Overview: In this study, a joint collaboration between researchers in Germany and China set out to determine the effect of luteal phase acupuncture on the outcome of IVF/ICSI. 225 IVF/ICSI infertile patients were randomly assigned to 2 groups. One group received Traditional Chinese acupuncture and the other half received sham acupuncture.
Outcome: In the group that received true acupuncture, the clinical pregnancy rate and ongoing pregnancy rates (33.6% and 28.4%, respectively) were significantly higher than in sham acupuncture group (15.6% and 13.8%). Luteal-phase acupuncture has a positive effect on the outcome of IVF/ICSI.
INFLUENCE OF ACUPUNCTURE STIMULATION ON PREGNANCY RATES FOR WOMEN UNDERGOING EMBRYO TRANSFER
Overview: This study from Australia, lead by Caroline Smith Ph.D., examined 228 women and again compared a true acupuncture to a placebo group. The design of this study was to treat the women three separate times: the first session on day 9 of stimulating injections, the second session before ET, and the third immediately after ET
Outcome: The pregnancy rate was 31% in the acupuncture group and 23% in the control group. For those subjects receiving acupuncture, the odds of achieving a pregnancy were 1.5 higher than for the control group, but the difference did not reach statistical significance. The ongoing pregnancy rate at 18 weeks was higher in the treatment group (28% vs. 18%), but the difference was not statistically significant. They did conclude that acupuncture was safe for women undergoing embryo transfer.
ACUPUNCTURE BEFORE AND AFTER EMBRYO TRANSFER RESULTS IN HIGHER PREGNANCY RATES
Overview: The research, done at Reproductive Medicine and Fertility Centre in Colorado Springs, studied 114 women undergoing IVF. Half of the women received acupuncture and the control group did not.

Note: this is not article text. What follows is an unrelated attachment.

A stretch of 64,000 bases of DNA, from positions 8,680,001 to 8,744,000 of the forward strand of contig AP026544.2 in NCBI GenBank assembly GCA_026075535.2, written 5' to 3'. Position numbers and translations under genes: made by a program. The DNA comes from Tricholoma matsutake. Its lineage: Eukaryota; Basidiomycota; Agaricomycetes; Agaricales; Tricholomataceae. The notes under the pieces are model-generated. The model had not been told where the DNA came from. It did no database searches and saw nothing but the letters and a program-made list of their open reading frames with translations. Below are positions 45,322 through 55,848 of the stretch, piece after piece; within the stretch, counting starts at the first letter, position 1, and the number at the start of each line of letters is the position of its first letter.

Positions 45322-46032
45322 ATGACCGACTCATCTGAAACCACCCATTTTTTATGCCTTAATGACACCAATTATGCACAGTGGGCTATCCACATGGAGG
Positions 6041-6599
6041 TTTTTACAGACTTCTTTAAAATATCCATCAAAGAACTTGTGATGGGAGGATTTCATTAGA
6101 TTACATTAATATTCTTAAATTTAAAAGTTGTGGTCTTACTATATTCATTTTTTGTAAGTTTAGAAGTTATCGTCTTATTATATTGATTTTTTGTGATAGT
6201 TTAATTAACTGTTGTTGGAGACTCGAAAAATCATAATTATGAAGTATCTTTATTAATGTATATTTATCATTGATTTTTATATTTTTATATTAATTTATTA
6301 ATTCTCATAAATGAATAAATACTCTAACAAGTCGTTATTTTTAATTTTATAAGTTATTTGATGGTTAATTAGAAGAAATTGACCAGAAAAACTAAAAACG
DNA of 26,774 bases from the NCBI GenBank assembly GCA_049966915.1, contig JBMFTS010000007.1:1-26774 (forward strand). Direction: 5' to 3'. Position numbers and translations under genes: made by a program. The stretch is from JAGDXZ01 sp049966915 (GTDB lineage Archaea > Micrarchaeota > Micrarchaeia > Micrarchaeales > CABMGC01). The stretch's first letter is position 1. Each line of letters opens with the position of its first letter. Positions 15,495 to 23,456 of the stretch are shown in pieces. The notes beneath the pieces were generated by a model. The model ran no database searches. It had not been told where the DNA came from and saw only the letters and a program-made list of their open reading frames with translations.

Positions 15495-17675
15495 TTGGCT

Outcome: The acupuncture group showed improved outcome in the following ways: 1. The acupuncture group had a 51% pregnancy rate compared to a 36% in the control group 2. The acupuncture group had an 8% miscarriage rate compared to a 20% in the control group. 3. Acupuncture also was found to reduce the risk of tubal pregnancy and increase the live birth rate. The live birth rate for each IVF cycle was 23 % higher than the cycles for the control group.
1. Manheimer, E., et. al. Effects of acupuncture on rates of pregnancy and live birth among women undergoing in vitro fertilization: systematic review and meta-analysis. British Medical Journal. February 2008;336:545-549.
2. Fertility and Sterility - April 2002 (Vol. 77, Issue 4, Pages 721-724)
3. Fertil Steril. 2006 May;85(5):1341-6. Epub 2006 Apr 5.
4. Fertil Steril. 2006 May;85(5):1347-51. Epub 2006 Apr 17.
5. Fertility and Sterility Volume 85, Issue 5 , May 2006, Pages 1347-1351
6. Highlights in Fertility and Sterility (Vol. 77, No. 4, April 2002)
Jessica L. Molleur is a licensed acupuncturist, herbalist and massage therapist in Massachusetts and California. She holds a Masters of Science in Traditional Chinese Medicine from the American College of Traditional Chinese Medicine in San Francisco, CA. Her training also includes a Bachelor of Science in Exercise Physiology from the University of California at Davis, CA. Jessica first became interested in acupuncture as a soccer player searching for an alternative to knee surgery.
She is a National Diplomate of Acupuncture, Oriental Medicine and Chinese Herbology through the National Certification Commission for Acupuncture and Oriental Medicine (NCCAOM). Following her acupuncture licensure, she became a Diplomate of Acupuncture Orthopedics. This orthopedic specialty certification is held by fewer than 300 acupuncturists in the United States. Areas of specialty include women's health, infertility, pediatrics, and sports medicine. For patients interested in learning more about acupuncture for fertility and IVF, please click here.